Carbon dating hominids
Unlike carbon-14 dating, which measures ages in the tens of thousands of years, uranium-lead dating measures in the millions to billions of years.In fact, uranium-lead dating was responsible for providing us with one of the first accurate measures of the age of the Earth at over 4.5 billion years. sediba remains at the Malapa site, Robyn Pickering was fine-tuning a technique for her Ph D that would enable uranium-lead dating of much younger rocks than it had previously been used to date.
The signature of this shift remains, nonetheless, and in the case of Au.
Dr Robyn Pickering, a geochemist working at the School of Earth Sciences at the University of Melbourne, is the lead author on a paper in the journal Science that describes how Australopithecus sediba was dated so accurately.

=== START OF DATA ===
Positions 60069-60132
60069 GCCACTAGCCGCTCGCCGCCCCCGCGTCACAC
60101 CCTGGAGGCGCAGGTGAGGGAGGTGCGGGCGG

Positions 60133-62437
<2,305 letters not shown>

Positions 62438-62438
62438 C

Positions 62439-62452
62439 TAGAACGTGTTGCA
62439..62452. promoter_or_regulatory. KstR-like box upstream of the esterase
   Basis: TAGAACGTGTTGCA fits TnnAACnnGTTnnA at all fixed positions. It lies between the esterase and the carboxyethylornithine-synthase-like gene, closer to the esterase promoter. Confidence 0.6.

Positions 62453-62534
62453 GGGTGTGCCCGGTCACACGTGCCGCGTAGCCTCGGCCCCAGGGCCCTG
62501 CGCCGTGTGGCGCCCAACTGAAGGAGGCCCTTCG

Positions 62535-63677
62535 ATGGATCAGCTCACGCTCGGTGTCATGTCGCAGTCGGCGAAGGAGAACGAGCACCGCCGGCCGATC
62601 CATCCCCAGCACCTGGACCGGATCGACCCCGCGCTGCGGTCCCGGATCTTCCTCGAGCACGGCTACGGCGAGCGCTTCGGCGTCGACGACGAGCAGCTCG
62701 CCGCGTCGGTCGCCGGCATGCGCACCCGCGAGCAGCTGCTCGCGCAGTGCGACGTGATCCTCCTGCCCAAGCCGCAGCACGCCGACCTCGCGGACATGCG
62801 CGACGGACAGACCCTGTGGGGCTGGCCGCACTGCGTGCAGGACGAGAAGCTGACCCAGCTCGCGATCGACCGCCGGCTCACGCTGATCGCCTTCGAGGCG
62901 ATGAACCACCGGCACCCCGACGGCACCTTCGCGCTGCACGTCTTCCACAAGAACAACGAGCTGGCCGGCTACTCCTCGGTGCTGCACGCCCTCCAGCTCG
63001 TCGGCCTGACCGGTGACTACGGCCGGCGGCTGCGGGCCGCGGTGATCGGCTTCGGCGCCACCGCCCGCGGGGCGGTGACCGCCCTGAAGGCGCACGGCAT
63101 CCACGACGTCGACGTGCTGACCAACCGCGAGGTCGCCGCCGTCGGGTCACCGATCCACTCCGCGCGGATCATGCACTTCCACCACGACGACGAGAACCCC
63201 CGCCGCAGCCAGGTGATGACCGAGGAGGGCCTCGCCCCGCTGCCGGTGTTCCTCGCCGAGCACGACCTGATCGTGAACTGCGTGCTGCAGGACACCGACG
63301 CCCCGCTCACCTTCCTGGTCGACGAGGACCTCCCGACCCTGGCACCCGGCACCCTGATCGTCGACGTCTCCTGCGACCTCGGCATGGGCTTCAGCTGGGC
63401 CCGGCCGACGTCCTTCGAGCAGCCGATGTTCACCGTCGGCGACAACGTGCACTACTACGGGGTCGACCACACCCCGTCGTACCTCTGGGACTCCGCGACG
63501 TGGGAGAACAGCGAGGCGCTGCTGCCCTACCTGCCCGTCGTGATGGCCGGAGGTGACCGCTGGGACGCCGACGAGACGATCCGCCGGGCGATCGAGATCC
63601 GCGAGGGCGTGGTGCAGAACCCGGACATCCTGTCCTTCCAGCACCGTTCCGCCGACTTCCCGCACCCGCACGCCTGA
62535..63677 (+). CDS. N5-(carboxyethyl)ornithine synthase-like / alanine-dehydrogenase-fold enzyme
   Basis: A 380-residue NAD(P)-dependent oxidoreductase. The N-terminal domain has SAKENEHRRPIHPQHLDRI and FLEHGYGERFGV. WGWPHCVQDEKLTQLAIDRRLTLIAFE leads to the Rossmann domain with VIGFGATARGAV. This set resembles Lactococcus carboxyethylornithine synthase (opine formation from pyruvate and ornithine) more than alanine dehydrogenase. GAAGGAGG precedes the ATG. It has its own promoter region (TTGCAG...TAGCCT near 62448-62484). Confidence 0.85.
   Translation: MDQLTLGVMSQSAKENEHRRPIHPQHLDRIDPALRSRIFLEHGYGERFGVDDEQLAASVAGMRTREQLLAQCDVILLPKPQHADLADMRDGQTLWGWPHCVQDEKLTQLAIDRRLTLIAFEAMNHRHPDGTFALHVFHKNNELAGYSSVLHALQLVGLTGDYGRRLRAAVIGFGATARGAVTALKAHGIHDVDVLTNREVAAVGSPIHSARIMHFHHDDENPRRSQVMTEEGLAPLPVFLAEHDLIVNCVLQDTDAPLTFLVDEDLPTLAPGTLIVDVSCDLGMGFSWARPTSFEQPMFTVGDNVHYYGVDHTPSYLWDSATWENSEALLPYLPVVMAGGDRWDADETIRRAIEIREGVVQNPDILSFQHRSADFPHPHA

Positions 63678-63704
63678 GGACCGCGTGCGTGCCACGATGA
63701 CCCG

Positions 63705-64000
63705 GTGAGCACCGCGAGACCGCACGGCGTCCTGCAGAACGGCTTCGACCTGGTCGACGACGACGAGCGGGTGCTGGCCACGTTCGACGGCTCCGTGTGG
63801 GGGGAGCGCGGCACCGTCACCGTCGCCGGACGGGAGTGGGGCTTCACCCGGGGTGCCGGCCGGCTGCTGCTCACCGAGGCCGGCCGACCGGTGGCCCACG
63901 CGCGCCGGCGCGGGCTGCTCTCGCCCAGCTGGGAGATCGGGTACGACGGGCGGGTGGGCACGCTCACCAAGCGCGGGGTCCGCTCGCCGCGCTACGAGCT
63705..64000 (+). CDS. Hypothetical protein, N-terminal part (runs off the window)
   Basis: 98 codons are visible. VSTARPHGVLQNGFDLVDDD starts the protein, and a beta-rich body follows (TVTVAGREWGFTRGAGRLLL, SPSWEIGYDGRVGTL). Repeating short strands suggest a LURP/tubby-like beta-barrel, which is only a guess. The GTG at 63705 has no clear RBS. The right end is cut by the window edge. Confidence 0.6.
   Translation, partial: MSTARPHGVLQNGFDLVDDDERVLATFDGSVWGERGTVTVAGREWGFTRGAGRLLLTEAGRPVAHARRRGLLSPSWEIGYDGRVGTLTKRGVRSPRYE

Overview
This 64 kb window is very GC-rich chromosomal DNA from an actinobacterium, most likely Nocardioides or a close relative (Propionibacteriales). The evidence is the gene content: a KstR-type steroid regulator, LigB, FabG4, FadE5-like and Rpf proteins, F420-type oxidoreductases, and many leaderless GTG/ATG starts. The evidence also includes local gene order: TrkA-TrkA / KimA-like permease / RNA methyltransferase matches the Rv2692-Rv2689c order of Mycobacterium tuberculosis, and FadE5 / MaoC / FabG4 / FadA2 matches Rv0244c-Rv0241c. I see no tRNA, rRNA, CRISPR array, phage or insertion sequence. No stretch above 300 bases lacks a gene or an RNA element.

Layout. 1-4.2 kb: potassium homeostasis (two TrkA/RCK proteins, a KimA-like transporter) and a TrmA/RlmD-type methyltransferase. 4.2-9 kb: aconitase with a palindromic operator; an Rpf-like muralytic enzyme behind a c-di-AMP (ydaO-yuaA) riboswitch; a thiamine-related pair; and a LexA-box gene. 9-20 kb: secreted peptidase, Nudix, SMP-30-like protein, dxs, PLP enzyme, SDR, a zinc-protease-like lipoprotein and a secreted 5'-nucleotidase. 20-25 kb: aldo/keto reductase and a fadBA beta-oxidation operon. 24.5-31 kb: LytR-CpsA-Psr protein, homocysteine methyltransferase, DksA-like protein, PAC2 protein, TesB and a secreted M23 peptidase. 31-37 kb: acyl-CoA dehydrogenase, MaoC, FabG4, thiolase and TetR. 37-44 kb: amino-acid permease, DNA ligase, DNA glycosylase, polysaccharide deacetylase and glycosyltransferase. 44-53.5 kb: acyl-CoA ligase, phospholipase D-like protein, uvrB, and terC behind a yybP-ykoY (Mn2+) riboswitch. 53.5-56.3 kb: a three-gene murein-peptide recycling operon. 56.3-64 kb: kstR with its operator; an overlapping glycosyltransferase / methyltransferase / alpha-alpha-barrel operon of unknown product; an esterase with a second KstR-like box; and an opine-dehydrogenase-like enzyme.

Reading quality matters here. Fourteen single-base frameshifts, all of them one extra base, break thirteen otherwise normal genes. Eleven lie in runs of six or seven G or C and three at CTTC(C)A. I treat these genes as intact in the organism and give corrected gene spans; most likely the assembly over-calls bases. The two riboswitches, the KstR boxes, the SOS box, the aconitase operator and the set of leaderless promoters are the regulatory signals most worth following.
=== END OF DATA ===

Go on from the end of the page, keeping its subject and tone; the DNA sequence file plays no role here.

The first step, and the step that Dr Pickering was most intimately involved in, was uranium-lead dating of the limestone deposits, or flowstones, which lay above and below the Au. Uranium-lead dating is similar to carbon-14 dating, in that it measures the gradual decay of a chemical element’s radioactive variants, or isotopes, over time.
Last month, many around the world read about the unveiling of the remarkably intact remains of two Australopithecus sediba individuals from the Malapa cave site in South Africa.
What these remains mean for the way we draw our family tree – are they or aren’t they our direct ancestors, for instance – is still being debated.
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Every so often, a curious thing happens to the Earth’s magnetic field.